Tuesday, 12 October 2010

Crocus Pocus

Stunning! Crocus speciosus © Chris Mackay
Blimey! You go to bed at night with a few half-inch buds of Crocus speciosus popping through in the pot and wake up to find another one has decided to take a short cut and zoom up between the inside of the pot and the compost AND burst into wonderful blue bloom with gorgeous orange stamens! In my minds eye I imagined all my bulbs having identical levels of enthusiasm and blooming as one but of course the show gardeners grow hundreds and then pick the perfect ones and transplant them into one pot. Cheats!

66 Verbascums anyone? And I've got a few spares too...

Don't worry, I've got a few spares (on the right), the left is a tray of Digitais obscura

Anyway I spent yesterday fiddling with the Verbascum phoenicum hybrid seedlings. They are slightly on the small side for pricking out but they had been sown so thickly that something had to be done before they became too leggy so I spent a good hour on my knees transplanting 66 of the best into nodules. The obvious problem here is that I have no space for 66, or even 6, Verbascums so quite how I'm going to grow them on to flowering size and then choose the best I have no idea. But a friend with a beautiful new baby (hello Margo!) has offered a bit of her allotment as she has nappy duties to attend to for the next two years so that might be the answer.

The Digitalis feruginnea var. gigantea that I pricked out a few days ago are sitting up and looking quite happy and they were at much the same stage:

Iris sibirica hybrids starting their long journey to flowerhood

Lily hybrids (who said growing bulbs from seed was tricky?) There's at least 20 in there

The same applies to the Iris sibirica hybrids and Lily seedlings, with theLilies unlikely to reach flowering size any time before three years hence. But as they are such a  mixed bunch of no particular group or strain I really need to see them flower before I decide which to keep and which to give away. Anything orange can take a running jump, unless it has massive trumpets and anything too close to pyrenaicum can go too. The Irises will most likely be slight variants on a purple theme but should flower in two years and you never know, I might get one with nice veining or even a yellow (why not just grow pseudocarus? Cos it's not the same!)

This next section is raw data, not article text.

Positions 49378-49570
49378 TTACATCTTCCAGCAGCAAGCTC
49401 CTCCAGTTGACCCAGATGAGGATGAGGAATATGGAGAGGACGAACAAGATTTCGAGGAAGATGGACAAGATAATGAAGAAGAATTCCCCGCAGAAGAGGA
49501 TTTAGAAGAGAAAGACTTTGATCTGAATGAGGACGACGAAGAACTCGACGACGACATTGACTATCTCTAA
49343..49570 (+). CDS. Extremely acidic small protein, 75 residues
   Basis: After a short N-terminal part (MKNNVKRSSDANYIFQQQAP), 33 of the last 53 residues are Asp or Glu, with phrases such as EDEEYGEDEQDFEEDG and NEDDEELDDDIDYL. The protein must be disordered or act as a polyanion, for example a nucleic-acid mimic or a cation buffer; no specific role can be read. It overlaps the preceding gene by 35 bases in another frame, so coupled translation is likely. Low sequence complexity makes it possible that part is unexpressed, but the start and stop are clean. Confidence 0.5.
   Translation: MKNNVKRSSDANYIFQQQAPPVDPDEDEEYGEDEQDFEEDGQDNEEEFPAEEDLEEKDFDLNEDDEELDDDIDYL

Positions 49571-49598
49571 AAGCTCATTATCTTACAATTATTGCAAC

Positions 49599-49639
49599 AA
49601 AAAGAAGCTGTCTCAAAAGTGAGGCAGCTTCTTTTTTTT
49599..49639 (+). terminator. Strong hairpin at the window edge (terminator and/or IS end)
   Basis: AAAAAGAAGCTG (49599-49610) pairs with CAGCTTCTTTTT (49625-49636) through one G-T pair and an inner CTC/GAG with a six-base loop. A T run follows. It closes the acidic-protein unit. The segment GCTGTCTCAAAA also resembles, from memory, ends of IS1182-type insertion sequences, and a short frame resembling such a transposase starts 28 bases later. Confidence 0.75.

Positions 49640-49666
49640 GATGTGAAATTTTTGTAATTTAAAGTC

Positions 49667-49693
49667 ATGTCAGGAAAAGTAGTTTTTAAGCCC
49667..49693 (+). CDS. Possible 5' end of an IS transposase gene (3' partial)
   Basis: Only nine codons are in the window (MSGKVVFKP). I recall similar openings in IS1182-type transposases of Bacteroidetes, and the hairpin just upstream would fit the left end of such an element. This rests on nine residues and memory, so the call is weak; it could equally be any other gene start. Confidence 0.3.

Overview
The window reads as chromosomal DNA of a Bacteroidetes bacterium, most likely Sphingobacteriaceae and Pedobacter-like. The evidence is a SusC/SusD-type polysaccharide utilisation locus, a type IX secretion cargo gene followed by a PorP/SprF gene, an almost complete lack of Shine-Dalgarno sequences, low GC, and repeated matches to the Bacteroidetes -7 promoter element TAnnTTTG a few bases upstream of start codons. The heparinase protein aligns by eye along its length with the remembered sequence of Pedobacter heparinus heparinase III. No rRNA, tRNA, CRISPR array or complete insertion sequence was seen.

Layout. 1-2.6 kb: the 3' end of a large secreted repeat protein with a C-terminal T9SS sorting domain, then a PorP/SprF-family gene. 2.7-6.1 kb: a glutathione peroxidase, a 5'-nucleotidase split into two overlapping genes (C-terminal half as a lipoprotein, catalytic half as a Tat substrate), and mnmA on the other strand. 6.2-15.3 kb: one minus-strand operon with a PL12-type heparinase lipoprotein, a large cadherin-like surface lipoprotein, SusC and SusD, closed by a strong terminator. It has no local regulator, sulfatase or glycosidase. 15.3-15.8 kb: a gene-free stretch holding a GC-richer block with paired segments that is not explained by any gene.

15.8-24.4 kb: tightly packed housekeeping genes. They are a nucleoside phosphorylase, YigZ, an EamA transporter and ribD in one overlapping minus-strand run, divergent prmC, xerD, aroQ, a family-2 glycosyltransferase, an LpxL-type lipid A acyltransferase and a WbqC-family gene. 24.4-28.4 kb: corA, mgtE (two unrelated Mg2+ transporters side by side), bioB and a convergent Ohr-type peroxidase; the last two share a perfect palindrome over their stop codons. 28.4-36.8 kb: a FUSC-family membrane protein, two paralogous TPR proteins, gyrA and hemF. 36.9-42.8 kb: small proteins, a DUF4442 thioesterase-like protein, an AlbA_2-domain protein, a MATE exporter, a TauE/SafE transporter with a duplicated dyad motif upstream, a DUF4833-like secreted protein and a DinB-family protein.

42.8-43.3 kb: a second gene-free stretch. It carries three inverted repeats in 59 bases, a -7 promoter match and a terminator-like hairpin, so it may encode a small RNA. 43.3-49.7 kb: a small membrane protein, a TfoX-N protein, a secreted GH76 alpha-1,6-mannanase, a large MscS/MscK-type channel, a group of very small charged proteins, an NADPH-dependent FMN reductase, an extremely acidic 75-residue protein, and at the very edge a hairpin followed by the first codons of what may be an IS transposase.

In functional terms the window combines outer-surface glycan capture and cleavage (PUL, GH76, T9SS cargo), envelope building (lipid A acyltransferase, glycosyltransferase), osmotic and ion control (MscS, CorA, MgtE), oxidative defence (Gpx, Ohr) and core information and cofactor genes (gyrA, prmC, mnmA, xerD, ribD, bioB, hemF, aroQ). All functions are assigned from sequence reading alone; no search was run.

A larger than life candelabra Primula seedling. The packet was of mixed species in the group so this could be anything from deep purple to yellow and every shade between. Yippee!

Same age, differnt stage: the primulas are a triumph but very variable in maturity

The pricking out issue is fast coming up with regard to the mixed candelabra primula species: some are ready now while others remain teeny cotyledons (presumably different species). But they are less crowded so the issue is less pressing.

What else? I've been experimenting with coir pots, which are remarkably sturdy. I think the idea is you just plant directly into the ground as you would with those old peat ones but as I don't have any ground that doesn't really apply up here. Anyway, they look nice!

One of many cuttings I've taken of my Salvia patens because (see below) it is such a stunning blue selection

The bearded Irises have all done a great job since they arrives from Spain in April or whenever it was: I expect a fair few to flower next year and have been feeding accordingly with a general purpose fertiliser. If even half of them bloom it will be a brief but beautiful reward. And the rest had better flower then next year or there will be trouble!

I couldn't resist leaving you with another look at Rhododendron vireya "Saxon Glow", which has brought an unexpected, er, glow to the October garden while most other plants are winding down, like the Galtonias which need the scabby leaves to build energy but look awful 



Anyway, that's  enough for today, more later

The plant boy


  1. Hi readers, I know you're out there because I'm averaging 50+ hits a day so it would be very nice if you could pass comment on what I'm writing, what you'd like to read more about and any general improvements I could make to the site to broaden our little niche. Anyway, thanks for reading and remember, keep coming back, things will get really interesting in the spring when the juno Irises and Frits start showing off but I'll keep going through the winter too as that's when everything will probably die

  2. I read most days, don't always understand the technical stuff, but the pics are truly lovely and its all inspiring!